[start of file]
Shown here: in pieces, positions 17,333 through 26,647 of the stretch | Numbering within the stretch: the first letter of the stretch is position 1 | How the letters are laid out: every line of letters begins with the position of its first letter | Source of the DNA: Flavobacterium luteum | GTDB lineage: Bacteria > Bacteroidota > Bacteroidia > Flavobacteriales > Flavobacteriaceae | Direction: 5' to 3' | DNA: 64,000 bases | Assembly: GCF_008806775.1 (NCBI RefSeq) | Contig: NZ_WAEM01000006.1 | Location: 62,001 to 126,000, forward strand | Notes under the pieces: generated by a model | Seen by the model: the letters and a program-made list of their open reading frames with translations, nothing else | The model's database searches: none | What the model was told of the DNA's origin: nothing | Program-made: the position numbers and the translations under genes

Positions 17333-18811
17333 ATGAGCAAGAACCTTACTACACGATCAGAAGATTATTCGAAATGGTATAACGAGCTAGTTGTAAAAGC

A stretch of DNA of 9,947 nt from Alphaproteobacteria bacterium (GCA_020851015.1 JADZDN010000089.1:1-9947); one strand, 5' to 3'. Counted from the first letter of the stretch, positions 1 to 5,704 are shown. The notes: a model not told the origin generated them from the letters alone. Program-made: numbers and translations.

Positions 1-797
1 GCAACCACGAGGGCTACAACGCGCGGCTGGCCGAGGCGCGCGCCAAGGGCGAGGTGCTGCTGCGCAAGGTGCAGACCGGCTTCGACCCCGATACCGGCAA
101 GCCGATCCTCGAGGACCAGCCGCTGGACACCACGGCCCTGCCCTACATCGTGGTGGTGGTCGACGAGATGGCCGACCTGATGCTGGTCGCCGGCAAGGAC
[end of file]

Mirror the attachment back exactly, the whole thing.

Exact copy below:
Shown here: in pieces, positions 17,333 through 26,647 of the stretch | Numbering within the stretch: the first letter of the stretch is position 1 | How the letters are laid out: every line of letters begins with the position of its first letter | Source of the DNA: Flavobacterium luteum | GTDB lineage: Bacteria > Bacteroidota > Bacteroidia > Flavobacteriales > Flavobacteriaceae | Direction: 5' to 3' | DNA: 64,000 bases | Assembly: GCF_008806775.1 (NCBI RefSeq) | Contig: NZ_WAEM01000006.1 | Location: 62,001 to 126,000, forward strand | Notes under the pieces: generated by a model | Seen by the model: the letters and a program-made list of their open reading frames with translations, nothing else | The model's database searches: none | What the model was told of the DNA's origin: nothing | Program-made: the position numbers and the translations under genes

Positions 17333-18811
17333 ATGAGCAAGAACCTTACTACACGATCAGAAGATTATTCGAAATGGTATAACGAGCTAGTTGTAAAAGC

A stretch of DNA of 9,947 nt from Alphaproteobacteria bacterium (GCA_020851015.1 JADZDN010000089.1:1-9947); one strand, 5' to 3'. Counted from the first letter of the stretch, positions 1 to 5,704 are shown. The notes: a model not told the origin generated them from the letters alone. Program-made: numbers and translations.

Positions 1-797
1 GCAACCACGAGGGCTACAACGCGCGGCTGGCCGAGGCGCGCGCCAAGGGCGAGGTGCTGCTGCGCAAGGTGCAGACCGGCTTCGACCCCGATACCGGCAA
101 GCCGATCCTCGAGGACCAGCCGCTGGACACCACGGCCCTGCCCTACATCGTGGTGGTGGTCGACGAGATGGCCGACCTGATGCTGGTCGCCGGCAAGGAC